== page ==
misc/24641: pthread_rwlock_rdlock can deadlock

Daniel Eischen eischen at vigrid.com
Mon Jan 5 17:45:37 PST 2004

On Mon, 5 Jan 2004, Earl Chew wrote:

> Daniel Eischen wrote:
> > POSIX says that:
> > 
> >   If the Thread Execution Scheduling option is supported, and
> >   the threads involved in the lock are executing with the scheduling
> >   policies SCHED_FIFO or SCHED_RR, the calling thread shall not
> >   acquire the lock if a writer holds the lock or if writers of
> >   higher or equal priority are blocked on the lock; otherwise,
> >   the calling thread shall acquire the lock.
> Call this P1.
> > Forget about the writer's priority for a moment; we don't
> > currently honor that.  And FYI, SCHED_OTHER in FreeBSD is
> > 
> > POSIX also says that:
> > 
> >   A thread may hold multiple concurrent read locks on rwlock (that
> >   is, successfully call the pthread_rwlock_rdlock() function n
> >   times). If so, the application shall ensure that the thread
> >   performs matching unlocks (that is, it calls the
> >   pthread_rwlock_unlock() function n times).
> Call this P2.
> I interpret P2 as requiring rdlock() to be recursive. That is, once
> a thread acquires a rdlock(), it can do so repeatedly, as long as it
> performs the correct number of matching unlocks().
> I interpret P1 as giving wrlock()s preference over rdlocks() for
> a particular lock.
> > It isn't clear to me that this means that a subsequent rdlock
> > request while there are writers blocked on the lock succeeds.
> Hmm... reading P2 again, I can see how you could be right.
> However, it appears counter-intuitive to me that if a thread has already
> acquired a rdlock(), and the rdlock() is recursive, that a subsequent
> call should fail.
> Failure should indicate that the lock could not be acquired. But the
> thread _already_ has the lock! So it's hard to explain why the
> subsequent call should fail (given the requirement that the
> rdlock be recursive).

It shouldn't fail; it should deadlock.

> > It may seem trivial to implement this, but when you consider
> > that there may be a lot of readers then it is not so trivial.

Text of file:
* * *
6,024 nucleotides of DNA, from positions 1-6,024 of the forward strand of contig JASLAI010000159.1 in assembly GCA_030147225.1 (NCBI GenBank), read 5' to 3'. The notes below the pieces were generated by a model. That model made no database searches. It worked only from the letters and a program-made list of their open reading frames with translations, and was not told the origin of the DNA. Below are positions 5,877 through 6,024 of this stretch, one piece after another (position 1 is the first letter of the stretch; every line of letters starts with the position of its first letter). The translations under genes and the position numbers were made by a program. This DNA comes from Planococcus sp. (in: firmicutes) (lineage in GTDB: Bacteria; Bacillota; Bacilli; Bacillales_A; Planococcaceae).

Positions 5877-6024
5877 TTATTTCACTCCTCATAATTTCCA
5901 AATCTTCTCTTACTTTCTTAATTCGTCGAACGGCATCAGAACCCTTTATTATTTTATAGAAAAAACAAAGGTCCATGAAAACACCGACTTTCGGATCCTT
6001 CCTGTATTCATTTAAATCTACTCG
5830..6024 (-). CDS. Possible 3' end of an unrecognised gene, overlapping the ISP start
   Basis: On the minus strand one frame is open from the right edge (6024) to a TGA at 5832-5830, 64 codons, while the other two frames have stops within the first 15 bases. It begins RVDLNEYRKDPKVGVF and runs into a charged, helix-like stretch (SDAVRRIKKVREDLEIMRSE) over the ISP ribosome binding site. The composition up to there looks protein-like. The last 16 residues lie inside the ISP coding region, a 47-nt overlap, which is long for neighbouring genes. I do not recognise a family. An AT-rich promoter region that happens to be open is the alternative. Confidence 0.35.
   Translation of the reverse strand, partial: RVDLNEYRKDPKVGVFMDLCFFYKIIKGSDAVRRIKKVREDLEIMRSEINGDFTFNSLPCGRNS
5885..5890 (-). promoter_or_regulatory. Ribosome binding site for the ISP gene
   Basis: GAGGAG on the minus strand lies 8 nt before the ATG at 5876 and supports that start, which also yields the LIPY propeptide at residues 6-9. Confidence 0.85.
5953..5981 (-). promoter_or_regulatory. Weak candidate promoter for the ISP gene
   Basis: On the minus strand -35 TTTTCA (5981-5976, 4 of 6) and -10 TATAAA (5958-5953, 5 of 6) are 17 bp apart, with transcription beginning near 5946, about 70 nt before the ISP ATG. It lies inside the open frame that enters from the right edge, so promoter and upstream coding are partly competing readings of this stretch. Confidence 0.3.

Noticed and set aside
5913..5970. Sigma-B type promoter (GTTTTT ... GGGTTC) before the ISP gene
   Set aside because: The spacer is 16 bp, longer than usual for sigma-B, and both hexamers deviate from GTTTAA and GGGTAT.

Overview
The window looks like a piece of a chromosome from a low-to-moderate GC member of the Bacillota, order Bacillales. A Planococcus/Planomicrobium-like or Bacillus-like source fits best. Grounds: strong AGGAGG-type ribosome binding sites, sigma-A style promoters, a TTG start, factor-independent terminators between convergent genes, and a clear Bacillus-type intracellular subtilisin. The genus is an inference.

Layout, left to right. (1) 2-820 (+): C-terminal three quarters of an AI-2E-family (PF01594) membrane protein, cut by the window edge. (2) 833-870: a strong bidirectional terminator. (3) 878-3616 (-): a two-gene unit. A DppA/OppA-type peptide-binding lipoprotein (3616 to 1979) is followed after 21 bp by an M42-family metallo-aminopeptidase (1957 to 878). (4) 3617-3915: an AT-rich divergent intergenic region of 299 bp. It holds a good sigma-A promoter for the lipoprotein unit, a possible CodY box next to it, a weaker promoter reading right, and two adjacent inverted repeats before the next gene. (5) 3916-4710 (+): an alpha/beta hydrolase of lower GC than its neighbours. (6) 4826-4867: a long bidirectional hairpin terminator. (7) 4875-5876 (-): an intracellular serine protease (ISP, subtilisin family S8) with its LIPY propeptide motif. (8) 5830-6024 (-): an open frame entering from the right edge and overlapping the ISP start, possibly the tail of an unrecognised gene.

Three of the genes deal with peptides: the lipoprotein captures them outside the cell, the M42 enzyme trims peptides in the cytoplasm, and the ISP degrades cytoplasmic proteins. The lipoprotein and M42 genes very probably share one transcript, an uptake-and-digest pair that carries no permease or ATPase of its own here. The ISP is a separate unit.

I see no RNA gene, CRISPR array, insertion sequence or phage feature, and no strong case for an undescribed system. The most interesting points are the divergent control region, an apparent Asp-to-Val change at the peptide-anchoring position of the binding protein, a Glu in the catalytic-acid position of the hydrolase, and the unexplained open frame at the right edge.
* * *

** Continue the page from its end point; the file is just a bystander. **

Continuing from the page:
> > In order to implement it, you need to know whether a thread
> > owns the rdlock and have a recurse count for it.
> Hmm... doesn't P2 already require you to support recursion?

The implementation just keeps one count of total readers (i.e.,
recursion by a group of readers); this is stored in the rwlock.
Recursive rdlocks by the same thread count as multiple readers.
There is no per-thread counter.  For recursive _mutexes_ this
is simple because there can be only one owner so the one recurse
count stored in the mutex is sufficient.  But for rwlocks there
can be lots of readers, and each reader may hold multiple rwlocks.
You either need a queue to hold the rwlock status (pointer to
rwlock and recurse count) for each owned rwlock in each thread,
or you need a queue of thread status (pointer to thread and
recurse count) for each owning thread in each rwlock.  And
regardless of where you store the queue, you need to seach it
to see if the thread already owns the rdlock (and then again
on the rdunlock).

Think about it.  What if you have 100 threads rdlock recursing
on 1 rwlock?  How do you tell if threads already own a rwlock?
And how many times have they recursed on the rwlock?  And what
if threads want to own multiple rwlocks?

Our current implementation is rather simple, but it does
avoid us from having to build in limits as to how many
rwlocks can be owned by a thread or how many threads can
own a rwlock.  I'll add this to my TODO list for libkse
but it will come at a bit of a performance & storage
cost and there will have to be some built-in limits.

> > And threads
> > may own multiple read locks.  You would have to track all
> > of them and it would add a bit of overhead having to search
> > the owned read locks (and they don't have to be taken and
> > released in order so you'd have to search the entire queue).
> I don't see how either P1 or P2 requires this behaviour. What am
> I missing?

See above :)

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